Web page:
Securities and Exchange Comission May Change the Disclosure Requirement About Intellectual Property
The SEC’s newly issued Concept Release focuses on the Regulation S-K requirements for business and financial disclosures.
The US Securities and Exchange Commission (SEC) issued on April 13 a 341-page Concept Release seeking public comment on whether and how it should change both the substance and format of certain provisions of its Regulation S-K, which dictates most of the disclosure requirements for public companies other than the financial statements.
The Concept Release is part of a broad and ongoing review by the SEC of its disclosure requirements and focuses on the Regulation S-K requirements for business and financial disclosures. It is likely to be followed at some later date by proposed rule changes, which would be influenced by the comments the SEC receives for this release. Among the hundreds of questions posed by the SEC in the release, a few pertain to the existing requirements relating to intellectual property.
Currently, Regulation S-K requires disclosure of the importance, duration, and effect of all patents, trademarks, license, franchises, and concessions that a company held. However, there is no clear guidance regarding how much detail is needed to meet this reporting requirement. At present, as the SEC noted, biotechnology and pharmaceutical companies typically provide detailed patent disclosure and often include the jurisdiction in which a patent was granted, year of expiration, type of patent, products or technologies to which the patent relates, and how the patent was acquired. In contrast, information technology and service companies often provide only a high-level summary of their intellectual property portfolios, which include a general statement of developing, using, and protecting their intellectual property.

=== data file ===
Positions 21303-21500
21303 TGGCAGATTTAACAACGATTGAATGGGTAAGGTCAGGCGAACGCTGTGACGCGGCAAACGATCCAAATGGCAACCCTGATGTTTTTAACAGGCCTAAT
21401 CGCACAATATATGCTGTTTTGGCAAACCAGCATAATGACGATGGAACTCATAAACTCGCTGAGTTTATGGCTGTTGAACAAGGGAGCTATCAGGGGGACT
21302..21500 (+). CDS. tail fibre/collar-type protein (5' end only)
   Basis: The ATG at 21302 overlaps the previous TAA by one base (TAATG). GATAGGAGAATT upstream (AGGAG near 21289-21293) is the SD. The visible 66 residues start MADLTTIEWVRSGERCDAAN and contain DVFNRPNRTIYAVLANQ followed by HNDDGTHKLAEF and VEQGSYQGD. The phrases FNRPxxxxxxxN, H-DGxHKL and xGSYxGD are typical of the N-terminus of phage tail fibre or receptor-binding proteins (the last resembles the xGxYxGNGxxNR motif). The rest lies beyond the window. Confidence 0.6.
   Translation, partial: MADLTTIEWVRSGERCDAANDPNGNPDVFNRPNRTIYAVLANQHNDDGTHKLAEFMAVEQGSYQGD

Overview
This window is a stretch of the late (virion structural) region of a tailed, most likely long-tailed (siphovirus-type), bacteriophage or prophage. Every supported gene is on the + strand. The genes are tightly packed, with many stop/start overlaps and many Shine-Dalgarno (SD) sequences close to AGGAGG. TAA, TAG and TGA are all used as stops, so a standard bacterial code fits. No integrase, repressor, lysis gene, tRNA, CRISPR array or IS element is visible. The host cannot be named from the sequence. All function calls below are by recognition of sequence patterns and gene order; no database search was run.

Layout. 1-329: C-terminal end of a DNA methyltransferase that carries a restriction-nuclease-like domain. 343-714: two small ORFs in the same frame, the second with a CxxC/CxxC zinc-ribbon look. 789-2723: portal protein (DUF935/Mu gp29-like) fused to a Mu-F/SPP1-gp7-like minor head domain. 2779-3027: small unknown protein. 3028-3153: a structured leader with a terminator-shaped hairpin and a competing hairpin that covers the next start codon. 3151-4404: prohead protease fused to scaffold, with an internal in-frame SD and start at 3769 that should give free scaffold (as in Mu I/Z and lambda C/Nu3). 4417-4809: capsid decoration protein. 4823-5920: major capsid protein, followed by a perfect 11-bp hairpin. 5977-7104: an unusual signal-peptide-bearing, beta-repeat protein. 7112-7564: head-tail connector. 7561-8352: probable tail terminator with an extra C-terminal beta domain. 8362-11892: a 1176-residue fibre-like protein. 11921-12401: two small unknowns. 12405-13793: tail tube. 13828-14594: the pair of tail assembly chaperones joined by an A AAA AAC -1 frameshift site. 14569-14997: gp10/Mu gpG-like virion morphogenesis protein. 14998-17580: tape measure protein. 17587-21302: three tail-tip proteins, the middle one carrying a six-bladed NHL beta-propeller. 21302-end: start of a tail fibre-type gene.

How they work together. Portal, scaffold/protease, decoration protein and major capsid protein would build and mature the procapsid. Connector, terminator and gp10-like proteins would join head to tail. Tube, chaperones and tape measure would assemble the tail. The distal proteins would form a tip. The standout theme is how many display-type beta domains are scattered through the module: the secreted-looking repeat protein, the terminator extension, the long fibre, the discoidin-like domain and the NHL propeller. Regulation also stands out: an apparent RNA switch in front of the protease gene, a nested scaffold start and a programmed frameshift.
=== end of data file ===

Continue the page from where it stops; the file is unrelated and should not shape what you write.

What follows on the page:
Among other things, the release asks for comment about whether the detailed disclosures typically made by biotechnology and pharmaceutical companies should be required for all companies for which intellectual property is material, or alternatively, whether detailed disclosures should be limited to particular industries. The release also asks whether the current requirements should be extended to other types of intellectual property, such as copyrights, noting that information technology and service companies use copyrights to protect against the unauthorized copying of their software programs.
The SEC has also requested comments on possible changes to risk factor disclosures that would be significant to companies with material intellectual property portfolios, such as requiring them to present risk factors in order of importance as perceived by management or to provide greater specificity on how the companies are addressing the risk.
Public companies for which intellectual property disclosures are a significant issue and expense should consider focusing on the pertinent sections of the Concept Release and submitting comments that address concerns and suggested revisions. The deadline for submitting comments is July 21, 2016.